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Dream Days, by Kenneth Grahame

Part 3 out of 3

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poking under the bed for his shoes, when I sat up and grimly
regarded him. Just as he said I could come if I liked, Charlotte
slipped in, her face rigid and set. And then it was borne in
upon me that I was not on in this scene. These youngsters had
planned it all out, the piece was their own, and the
mounting, and the cast. My sceptre had fallen, my rule had
ceased. In this magic hour of the summer night laws went for
nothing, codes were cancelled, and those who were most in touch
with the moonlight and the warm June spirit and the topsy-
turvydom that reigns when the clock strikes ten, were the true
lords and lawmakers.

Humbly, almost timidly, I followed without a protest in the wake
of these two remorseless, purposeful young persons, who were
marching straight for the schoolroom. Here in the moonlight the
grim big box stood visible--the box in which so large a portion
of our past and our personality lay entombed, cold, swathed in
paper, awaiting the carrier of the morning who should speed them
forth to the strange, cold, distant Children's Hospital, where
their little failings would all be misunderstood and no one
would make allowances. A dreamy spectator, I stood idly by
while Harold propped up the lid and the two plunged in their arms
and probed and felt and grappled.

"Here's Rosa," said Harold, suddenly. "I know the feel of her
hair. Will you have Rosa out?"

"Oh, give me Rosa!" cried Charlotte with a sort of gasp. And
when Rosa had been dragged forth, quite unmoved apparently,
placid as ever in her moonfaced contemplation of this comedy-
world with its ups and downs, Charlotte retired with her to the
window-seat, and there in the moonlight the two exchanged their
private confidences, leaving Harold to his exploration alone.

"Here's something with sharp corners," said Harold, presently.
"Must be Leotard, I think. Better let HIM go."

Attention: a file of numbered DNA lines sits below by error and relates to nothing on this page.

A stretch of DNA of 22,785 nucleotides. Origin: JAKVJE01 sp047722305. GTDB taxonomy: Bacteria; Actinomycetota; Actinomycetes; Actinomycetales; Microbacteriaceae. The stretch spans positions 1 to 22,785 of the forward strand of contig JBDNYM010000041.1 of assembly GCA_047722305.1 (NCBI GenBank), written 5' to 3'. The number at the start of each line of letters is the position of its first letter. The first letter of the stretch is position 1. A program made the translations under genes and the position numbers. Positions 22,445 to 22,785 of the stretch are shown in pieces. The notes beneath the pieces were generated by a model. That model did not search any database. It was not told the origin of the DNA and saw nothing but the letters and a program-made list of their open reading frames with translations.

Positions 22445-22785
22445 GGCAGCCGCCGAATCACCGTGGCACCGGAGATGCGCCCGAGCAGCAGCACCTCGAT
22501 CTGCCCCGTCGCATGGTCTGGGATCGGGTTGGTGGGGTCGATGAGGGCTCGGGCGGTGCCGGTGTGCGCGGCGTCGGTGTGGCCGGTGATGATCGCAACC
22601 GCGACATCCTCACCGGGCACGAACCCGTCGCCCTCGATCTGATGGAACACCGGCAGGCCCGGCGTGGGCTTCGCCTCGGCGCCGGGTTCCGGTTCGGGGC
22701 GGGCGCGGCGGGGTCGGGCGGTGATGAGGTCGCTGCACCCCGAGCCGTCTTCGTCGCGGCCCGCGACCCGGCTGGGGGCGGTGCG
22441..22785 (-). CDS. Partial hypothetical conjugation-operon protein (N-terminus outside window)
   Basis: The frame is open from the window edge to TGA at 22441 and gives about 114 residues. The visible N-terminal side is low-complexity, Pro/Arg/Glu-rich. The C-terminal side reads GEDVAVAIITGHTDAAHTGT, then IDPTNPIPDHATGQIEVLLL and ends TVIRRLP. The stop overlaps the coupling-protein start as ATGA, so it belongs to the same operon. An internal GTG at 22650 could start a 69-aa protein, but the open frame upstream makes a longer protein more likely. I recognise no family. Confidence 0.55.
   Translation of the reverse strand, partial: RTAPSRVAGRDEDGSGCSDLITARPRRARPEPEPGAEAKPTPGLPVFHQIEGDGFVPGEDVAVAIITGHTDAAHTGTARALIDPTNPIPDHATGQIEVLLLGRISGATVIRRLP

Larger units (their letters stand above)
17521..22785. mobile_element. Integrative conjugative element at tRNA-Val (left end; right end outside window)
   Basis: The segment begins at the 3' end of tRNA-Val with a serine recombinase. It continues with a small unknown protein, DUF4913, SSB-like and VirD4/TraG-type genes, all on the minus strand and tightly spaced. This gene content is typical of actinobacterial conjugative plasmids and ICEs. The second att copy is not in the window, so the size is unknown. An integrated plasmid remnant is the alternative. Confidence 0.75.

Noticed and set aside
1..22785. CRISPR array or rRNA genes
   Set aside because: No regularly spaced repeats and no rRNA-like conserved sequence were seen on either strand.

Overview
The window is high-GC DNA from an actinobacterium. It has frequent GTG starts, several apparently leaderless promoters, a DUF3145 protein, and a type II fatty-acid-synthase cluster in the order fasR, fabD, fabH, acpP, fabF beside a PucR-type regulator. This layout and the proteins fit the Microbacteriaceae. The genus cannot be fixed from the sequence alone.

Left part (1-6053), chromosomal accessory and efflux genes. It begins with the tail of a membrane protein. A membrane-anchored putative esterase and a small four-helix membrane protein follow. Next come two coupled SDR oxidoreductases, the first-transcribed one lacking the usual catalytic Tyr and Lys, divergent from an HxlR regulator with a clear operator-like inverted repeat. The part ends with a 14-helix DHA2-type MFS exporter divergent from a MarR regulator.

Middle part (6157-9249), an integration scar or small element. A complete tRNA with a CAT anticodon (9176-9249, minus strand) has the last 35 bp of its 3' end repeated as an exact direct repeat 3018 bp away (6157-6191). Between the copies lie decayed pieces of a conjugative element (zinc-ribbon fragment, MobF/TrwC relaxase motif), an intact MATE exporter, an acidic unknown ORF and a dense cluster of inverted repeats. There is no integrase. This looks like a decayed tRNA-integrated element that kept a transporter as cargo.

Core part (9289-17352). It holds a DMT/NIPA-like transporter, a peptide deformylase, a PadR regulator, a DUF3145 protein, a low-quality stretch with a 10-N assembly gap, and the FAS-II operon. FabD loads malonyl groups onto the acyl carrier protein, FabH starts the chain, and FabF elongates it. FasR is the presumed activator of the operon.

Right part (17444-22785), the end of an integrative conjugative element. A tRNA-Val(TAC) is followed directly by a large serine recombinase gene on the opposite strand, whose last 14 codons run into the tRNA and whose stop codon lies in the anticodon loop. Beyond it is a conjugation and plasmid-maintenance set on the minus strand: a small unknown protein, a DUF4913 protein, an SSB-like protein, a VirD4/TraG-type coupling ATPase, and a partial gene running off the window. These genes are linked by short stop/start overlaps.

"Oh, yes, we can't save Leotard," assented Charlotte,
limply.

Poor old Leotard! I said nothing, of course; I was not on in
this piece. But, surely, had Leotard heard and rightly
understood all that was going on above him, he must have sent up
one feeble, strangled cry, one faint appeal to be rescued from
unfamiliar little Annies and retained for an audience certain to
appreciate and never unduly critical.

"Now I've got to the Noah's Ark," panted Harold, still groping
blindly.

"Try and shove the lid back a bit," said Charlotte, "and pull out
a dove or a zebra or a giraffe if there's one handy."

Harold toiled on with grunts and contortions, and presently
produced in triumph a small grey elephant and a large beetle with
a red stomach.

"They're jammed in too tight," he complained. "Can't get any
more out. But as I came up I'm sure I felt Potiphar!" And down
he dived again.

Potiphar was a finely modelled bull with a suede skin, rough
and comfortable and warm in bed. He was my own special joy and
pride, and I thrilled with honest emotion when Potiphar emerged
to light once more, stout-necked and stalwart as ever.

"That'll have to do," said Charlotte, getting up. "We dursn't
take any more, 'cos we'll be found out if we do. Make the box
all right, and bring 'em along."

Harold rammed down the wads of paper and twists of straw he had
disturbed, replaced the lid squarely and innocently, and picked
up his small salvage; and we sneaked off for the window most
generally in use for prison-breakings and nocturnal escapades. A
few seconds later and we were hurrying silently in single file
along the dark edge of the lawn.

Oh, the riot, the clamour, the crowding chorus, of all silent
things that spoke by scent and colour and budding thrust and
foison, that moonlit night of June! Under the laurel-shade all
was still ghostly enough, brigand-haunted, crackling, whispering